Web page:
Contextualizing Crisis: Histories of the AIDS Epidemic in the Age of COVID-19

Endorsed by the OAH Committee on the Status of Lesbian, Gay, Bisexual, Transgender, and Queer (LGBTQ) Historians and Histories and WHA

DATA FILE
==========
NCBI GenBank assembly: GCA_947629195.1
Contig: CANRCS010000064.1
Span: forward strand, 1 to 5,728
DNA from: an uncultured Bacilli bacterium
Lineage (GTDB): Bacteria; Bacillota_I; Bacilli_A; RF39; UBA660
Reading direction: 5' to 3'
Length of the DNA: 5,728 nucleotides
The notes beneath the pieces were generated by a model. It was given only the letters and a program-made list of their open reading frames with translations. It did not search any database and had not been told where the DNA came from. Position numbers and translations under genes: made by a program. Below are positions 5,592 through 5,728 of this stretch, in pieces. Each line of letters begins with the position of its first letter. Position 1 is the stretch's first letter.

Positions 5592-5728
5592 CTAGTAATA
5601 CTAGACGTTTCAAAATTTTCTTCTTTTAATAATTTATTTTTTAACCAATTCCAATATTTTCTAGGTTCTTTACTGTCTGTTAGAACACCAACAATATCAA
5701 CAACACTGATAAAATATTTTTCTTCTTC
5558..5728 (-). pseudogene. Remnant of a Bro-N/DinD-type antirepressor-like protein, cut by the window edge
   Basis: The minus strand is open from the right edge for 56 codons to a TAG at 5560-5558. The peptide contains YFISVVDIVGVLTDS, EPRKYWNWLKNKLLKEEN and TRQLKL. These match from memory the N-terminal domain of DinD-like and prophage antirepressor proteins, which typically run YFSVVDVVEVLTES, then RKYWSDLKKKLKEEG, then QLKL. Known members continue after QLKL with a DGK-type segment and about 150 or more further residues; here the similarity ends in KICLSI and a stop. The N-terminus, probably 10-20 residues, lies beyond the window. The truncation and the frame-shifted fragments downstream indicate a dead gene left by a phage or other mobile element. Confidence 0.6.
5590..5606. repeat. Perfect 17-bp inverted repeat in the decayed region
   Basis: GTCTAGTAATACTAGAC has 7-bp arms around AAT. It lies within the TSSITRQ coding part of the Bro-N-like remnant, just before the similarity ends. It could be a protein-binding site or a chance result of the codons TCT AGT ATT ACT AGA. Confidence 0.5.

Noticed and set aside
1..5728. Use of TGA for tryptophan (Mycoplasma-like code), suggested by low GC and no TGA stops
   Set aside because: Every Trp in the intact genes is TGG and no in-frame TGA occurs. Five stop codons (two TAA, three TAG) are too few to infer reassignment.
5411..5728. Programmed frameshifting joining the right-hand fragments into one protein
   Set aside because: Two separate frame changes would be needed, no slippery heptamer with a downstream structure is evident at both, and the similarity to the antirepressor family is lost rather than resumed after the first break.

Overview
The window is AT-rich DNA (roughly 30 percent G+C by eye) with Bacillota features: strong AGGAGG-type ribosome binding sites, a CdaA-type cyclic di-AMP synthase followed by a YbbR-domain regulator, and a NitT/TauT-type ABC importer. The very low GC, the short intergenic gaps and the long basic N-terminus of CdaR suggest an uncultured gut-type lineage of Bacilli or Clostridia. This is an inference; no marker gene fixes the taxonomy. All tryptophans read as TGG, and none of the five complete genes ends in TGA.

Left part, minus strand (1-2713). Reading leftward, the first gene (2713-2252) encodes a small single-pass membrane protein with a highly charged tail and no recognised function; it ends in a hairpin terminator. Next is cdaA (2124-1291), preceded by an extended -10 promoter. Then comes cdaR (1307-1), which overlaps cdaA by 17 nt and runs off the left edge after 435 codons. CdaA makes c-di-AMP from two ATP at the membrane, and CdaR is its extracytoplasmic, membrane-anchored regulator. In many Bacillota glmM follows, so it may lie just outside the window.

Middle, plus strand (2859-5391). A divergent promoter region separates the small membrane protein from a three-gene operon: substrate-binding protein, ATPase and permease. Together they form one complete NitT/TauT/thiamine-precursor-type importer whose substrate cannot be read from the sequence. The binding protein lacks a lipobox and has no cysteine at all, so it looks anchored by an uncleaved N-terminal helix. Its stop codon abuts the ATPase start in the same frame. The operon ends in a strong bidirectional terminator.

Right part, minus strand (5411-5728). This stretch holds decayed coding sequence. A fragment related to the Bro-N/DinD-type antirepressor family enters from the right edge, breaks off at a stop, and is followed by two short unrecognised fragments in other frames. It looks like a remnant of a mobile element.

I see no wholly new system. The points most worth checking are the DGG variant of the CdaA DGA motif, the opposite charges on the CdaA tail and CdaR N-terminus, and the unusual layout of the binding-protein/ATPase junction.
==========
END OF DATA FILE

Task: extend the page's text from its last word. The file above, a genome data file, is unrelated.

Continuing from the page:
Saturday, April 1, 2023, 10:30 AM - 12:00 PM

Type: Paper Session

Tags: Race; Science, Medicine, and Public Health; Sexuality

Abstract